4 4 SICCME Vision ICES and PICES will become the leading intl. organisation providing science and advice related to the effects of climate change and variability on marine resources and ecosystems.

5 5 SICCME and P/ICES Working Groups SICCME builds on work done in various WG and SG of ICES and PICES, and can stimulate work done in these Groups. e. g., WGs on -oceanic hydrography -integrated physical-biological modelling -integrated ecosystem assessments -fish stock assessments and forecasts -species – specific groups (fish, zooplankton, benthos,…) -etc.

6 6Goals 1. Define, coordinate and integrate the research activities needed to understand, assess and project climate change impacts on marine ecosystems with sufficient spatial and temporal resolution to plan strategies for sustaining the delivery of ecosystem goods and services, and when possible predictions should include quantifying estimations of uncertainty. 3. Define and quantify the vulnerability of marine ecosystems to climate change, including the cumulative impacts and synergetic effects of climate and marine resource use. 2. To build global ocean prediction frameworks, through international collaborations and research, building on ICES and PICES monitoring programs.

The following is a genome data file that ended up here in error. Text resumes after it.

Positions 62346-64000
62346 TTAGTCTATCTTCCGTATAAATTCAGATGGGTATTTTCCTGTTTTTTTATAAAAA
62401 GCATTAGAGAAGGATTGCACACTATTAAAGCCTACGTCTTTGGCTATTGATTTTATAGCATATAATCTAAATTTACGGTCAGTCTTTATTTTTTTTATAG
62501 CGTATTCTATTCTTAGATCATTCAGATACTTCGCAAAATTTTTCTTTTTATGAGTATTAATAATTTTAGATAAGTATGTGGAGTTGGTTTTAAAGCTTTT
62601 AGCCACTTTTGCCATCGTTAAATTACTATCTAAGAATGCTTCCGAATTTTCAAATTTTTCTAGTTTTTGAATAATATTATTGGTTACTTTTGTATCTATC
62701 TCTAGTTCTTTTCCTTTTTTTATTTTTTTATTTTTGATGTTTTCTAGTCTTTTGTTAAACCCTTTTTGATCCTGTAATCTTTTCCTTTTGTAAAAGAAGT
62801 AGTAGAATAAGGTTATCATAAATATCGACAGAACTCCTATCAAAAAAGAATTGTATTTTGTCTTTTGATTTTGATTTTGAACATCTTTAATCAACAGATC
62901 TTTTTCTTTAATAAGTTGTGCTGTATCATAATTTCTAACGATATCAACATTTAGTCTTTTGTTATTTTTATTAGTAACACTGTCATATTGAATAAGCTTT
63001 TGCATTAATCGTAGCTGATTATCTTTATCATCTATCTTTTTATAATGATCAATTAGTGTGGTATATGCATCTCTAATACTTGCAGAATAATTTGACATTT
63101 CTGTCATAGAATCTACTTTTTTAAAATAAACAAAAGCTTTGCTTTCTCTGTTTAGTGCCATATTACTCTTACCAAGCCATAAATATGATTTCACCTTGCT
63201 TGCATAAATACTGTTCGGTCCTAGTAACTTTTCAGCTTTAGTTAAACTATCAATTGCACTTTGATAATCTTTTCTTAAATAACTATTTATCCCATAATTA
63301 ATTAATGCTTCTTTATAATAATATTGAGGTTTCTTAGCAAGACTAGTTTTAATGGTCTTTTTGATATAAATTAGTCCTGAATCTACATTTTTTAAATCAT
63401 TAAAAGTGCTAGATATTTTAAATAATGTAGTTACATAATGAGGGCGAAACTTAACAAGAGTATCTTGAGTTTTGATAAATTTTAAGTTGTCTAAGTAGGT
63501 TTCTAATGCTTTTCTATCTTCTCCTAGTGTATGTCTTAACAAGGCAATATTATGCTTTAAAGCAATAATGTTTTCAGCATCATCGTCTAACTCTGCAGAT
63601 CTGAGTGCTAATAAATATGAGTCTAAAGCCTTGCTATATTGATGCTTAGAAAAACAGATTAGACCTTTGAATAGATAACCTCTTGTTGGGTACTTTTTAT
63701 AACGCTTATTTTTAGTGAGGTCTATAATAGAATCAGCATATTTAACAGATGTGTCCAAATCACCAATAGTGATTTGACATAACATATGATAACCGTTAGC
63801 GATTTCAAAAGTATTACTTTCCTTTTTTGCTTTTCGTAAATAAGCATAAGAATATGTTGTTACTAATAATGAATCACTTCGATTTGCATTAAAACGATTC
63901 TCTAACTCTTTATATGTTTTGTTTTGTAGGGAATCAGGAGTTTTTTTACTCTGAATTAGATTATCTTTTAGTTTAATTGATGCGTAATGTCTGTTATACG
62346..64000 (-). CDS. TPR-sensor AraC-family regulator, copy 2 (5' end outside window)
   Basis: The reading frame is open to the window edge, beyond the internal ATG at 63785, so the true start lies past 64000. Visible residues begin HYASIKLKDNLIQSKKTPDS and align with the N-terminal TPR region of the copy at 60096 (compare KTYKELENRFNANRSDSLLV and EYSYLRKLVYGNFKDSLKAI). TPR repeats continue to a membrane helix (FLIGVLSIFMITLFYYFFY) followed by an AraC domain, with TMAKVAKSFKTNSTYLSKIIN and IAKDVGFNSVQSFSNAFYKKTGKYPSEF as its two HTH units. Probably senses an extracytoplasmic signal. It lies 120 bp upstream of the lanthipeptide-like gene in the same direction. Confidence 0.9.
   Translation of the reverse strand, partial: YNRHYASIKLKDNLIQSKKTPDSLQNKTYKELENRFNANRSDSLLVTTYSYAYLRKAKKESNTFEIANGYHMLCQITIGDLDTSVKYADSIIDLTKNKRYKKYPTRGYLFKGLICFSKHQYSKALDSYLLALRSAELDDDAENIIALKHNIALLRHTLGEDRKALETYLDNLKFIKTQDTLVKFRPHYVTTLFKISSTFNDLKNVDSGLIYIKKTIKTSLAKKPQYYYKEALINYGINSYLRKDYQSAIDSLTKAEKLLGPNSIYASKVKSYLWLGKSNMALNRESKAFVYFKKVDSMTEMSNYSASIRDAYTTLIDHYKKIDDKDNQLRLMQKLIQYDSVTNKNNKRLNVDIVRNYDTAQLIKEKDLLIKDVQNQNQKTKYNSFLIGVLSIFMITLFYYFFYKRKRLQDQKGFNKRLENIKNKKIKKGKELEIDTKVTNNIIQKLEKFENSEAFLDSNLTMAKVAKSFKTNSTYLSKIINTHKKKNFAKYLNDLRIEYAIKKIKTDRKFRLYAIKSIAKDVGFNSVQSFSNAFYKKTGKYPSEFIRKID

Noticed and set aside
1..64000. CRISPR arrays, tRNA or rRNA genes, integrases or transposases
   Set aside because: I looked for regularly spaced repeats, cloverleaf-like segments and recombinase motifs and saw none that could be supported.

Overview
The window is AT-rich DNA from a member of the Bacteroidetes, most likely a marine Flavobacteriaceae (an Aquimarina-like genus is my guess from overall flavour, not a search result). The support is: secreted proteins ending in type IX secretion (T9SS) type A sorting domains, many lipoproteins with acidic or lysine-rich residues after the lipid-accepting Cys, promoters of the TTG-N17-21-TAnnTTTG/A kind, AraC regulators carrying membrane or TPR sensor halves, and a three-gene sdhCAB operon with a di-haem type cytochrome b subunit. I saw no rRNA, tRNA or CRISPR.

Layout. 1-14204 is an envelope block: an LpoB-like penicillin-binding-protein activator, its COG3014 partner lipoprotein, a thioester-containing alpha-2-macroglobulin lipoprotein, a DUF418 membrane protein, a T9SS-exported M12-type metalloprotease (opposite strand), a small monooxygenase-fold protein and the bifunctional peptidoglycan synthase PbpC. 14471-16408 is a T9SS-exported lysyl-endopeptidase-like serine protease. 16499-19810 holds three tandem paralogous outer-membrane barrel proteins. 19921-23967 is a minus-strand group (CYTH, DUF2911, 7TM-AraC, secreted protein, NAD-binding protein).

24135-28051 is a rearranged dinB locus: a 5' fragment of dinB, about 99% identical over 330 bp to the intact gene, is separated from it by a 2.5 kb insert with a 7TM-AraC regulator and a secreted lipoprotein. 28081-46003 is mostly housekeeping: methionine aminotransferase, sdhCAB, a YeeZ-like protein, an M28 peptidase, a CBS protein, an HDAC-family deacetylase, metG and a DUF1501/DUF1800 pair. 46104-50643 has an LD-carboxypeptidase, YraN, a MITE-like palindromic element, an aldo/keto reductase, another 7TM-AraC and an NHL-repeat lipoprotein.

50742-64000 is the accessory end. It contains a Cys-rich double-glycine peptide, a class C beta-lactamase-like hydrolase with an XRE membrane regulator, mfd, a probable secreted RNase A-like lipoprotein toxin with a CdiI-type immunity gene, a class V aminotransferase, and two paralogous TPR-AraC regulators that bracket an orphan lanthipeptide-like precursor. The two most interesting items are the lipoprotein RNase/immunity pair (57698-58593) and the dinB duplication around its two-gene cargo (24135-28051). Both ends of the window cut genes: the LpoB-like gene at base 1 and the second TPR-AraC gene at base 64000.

7 7Objectives  1. Advancing the scientific capacity on the three main challenges identified above by engaging the PICES and ICES scientific community in focused workshops, theme/topic sessions and symposia that target key uncertainties and technical barriers that impact the predictive skill of ocean models used to project the impacts of climate change.  2. Effectively communicating this capacity to clients, Member Countries, stakeholders and the broader scientific community.  3. Facilitating an international effort to design data collection networks at the spatial and temporal scales needed to monitor, assess and project climate change impacts on marine ecosystems.  4. Facilitating international collaboration to design and implement comparative analysis of marine ecosystem responses to climate change through modelling and coordinated process studies.